• From the Editors: Art and the Artist

    From the Editors: Art and the Artist

       

    By Max Daniel \\ Can we separate the artist from his work? 21st media culture heralds an era of unprecedented access to the inner lives and thoughts of our favorite filmmakers, musicians, and public figures. These celebrities can tell us hourly their thoughts via social media, or we can access them through paparazzi world fueled by the American consumer’s insatiable desire to get as close as possible to their admired celebrity. From whatever angle we look at it, we know more about our favorite...

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  • Lucy in the Smog with Diamonds [Creative]

    Lucy in the Smog with Diamonds [Creative]

       

    By Isidore Seville \\ Self-undermining in a good way.  I think that’s what’s en vogue these days, and it feels natural, even necessary.  Certainty is as outmoded and painfully boring as internet dial-up.  What’s considered clever and funny is so steeped in irony and self-deprecation that you can never really know who the fuck means what they say—and people actually like it that way.  And maybe I do, too.  But a new type of problem has arisen in light of that reality, a modern problem...

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  • Oranianburgerstrasse [Creative]

    Oranianburgerstrasse [Creative]

       

    By Ezra Wyschogrod \\ I was about six. It was the year 1999, when Y2K and a presidentially stained dress were America’s chief concerns, and it was clear who was going to win the World Series.  My parents, sister and I had moved a few miles west to the sleepy Boston suburb of Newton, a city still coasting on its culinary masterpiece—the Fig Newton— and the success of its native son, Matt LeBlanc. It was at this time, and in this place, that my grandfather sat me down and told me about where...

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  • Deep Roots and Budding Branches: Renewal and Rejuvenation at Yiddish Farm [Essays]

    Deep Roots and Budding Branches: Renewal and Rejuvenation at Yiddish Farm [Essays]

       

    By Max Daniel \\ First, the land was settled by a local Native American tribe. Then it would be built on by Polish-American farmers. It would become a Chabad bungalow colony for a time before it was turned over into a pagan commune, later transferring hands to a Jewish couple, who then gave it over to its current proprietors, Naftali Ejdelman and Yisroel Bass. This is the pedigree of the parcel of land in Goshen, New York, currently settled by Yiddish Farm – a place as richly diverse as its history. What...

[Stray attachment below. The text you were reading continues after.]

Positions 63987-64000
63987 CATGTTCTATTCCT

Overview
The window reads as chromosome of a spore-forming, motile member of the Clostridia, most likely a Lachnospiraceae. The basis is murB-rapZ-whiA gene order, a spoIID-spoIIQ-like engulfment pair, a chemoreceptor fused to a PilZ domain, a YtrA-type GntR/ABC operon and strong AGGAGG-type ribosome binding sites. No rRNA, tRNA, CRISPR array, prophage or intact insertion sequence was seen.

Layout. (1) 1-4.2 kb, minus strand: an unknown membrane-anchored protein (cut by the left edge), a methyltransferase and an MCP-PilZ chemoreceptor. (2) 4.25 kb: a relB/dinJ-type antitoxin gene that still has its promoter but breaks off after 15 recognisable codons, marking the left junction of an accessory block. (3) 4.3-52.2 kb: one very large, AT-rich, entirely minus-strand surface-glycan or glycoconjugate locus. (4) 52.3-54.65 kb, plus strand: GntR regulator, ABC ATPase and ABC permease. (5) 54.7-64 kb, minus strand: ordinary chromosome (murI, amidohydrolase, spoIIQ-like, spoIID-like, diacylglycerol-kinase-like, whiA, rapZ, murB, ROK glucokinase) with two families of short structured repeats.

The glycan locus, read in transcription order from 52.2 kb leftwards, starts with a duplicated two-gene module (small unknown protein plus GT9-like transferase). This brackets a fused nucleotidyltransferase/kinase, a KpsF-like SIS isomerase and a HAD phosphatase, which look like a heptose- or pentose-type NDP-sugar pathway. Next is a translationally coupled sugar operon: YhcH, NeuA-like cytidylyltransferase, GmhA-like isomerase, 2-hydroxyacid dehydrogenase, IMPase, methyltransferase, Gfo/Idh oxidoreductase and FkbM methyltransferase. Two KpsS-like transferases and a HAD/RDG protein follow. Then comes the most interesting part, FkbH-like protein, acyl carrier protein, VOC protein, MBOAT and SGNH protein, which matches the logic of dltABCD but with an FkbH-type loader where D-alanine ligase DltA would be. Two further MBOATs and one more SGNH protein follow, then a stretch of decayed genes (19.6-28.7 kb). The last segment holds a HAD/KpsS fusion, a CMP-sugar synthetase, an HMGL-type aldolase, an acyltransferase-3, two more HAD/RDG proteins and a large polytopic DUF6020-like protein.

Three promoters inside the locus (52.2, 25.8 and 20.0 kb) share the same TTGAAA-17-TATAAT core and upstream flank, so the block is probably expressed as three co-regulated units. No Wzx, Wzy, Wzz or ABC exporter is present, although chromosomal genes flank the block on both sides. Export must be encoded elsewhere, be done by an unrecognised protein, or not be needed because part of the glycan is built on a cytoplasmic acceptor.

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  • Talking Genocide: Paul Kagame and the Crisis of Politics and Human Rights [Essays]

    Talking Genocide: Paul Kagame and the Crisis of Politics and Human Rights [Essays]

       

    By Camille Peterson \\ An audience assembled last September at New York University’s Bronfman Center for Jewish Student Life to hear Holocaust survivor, Nobel Peace Prize winner, and activist Elie Wiesel talk about genocide in the 20th century. Nothing was supposed to be controversial. It was the other half of the conversation – the less famous man on the stage sitting a few feet from Mr. Wiesel – that called into question clear-cut theories about this subject. Rwandan President Paul...

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  • The Spread of the Skullcap: A Look at the History of the Yarmulke and Multiculturalism [Essays]

    The Spread of the Skullcap: A Look at the History of the Yarmulke and Multiculturalism [Essays]

       

    By Aminadav Grossman \\ The Quebecois, the French-Canadien party governing Quebec, has recently sought to prohibit public officials from wearing religious symbols to work. As part of an attempt to preserve the cultural unity of Quebec, hijabs, yarmulkes, crucifixes and other religious paraphernalia will be forbidden with large public, historical symbols left alone for the foreseeable future. Bill 60 is proposed in the name of preserving neutrality and affirming the state value of secularism, but...

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  • On Hope in the Horror: A Film Review [Reviews]

    On Hope in the Horror: A Film Review [Reviews]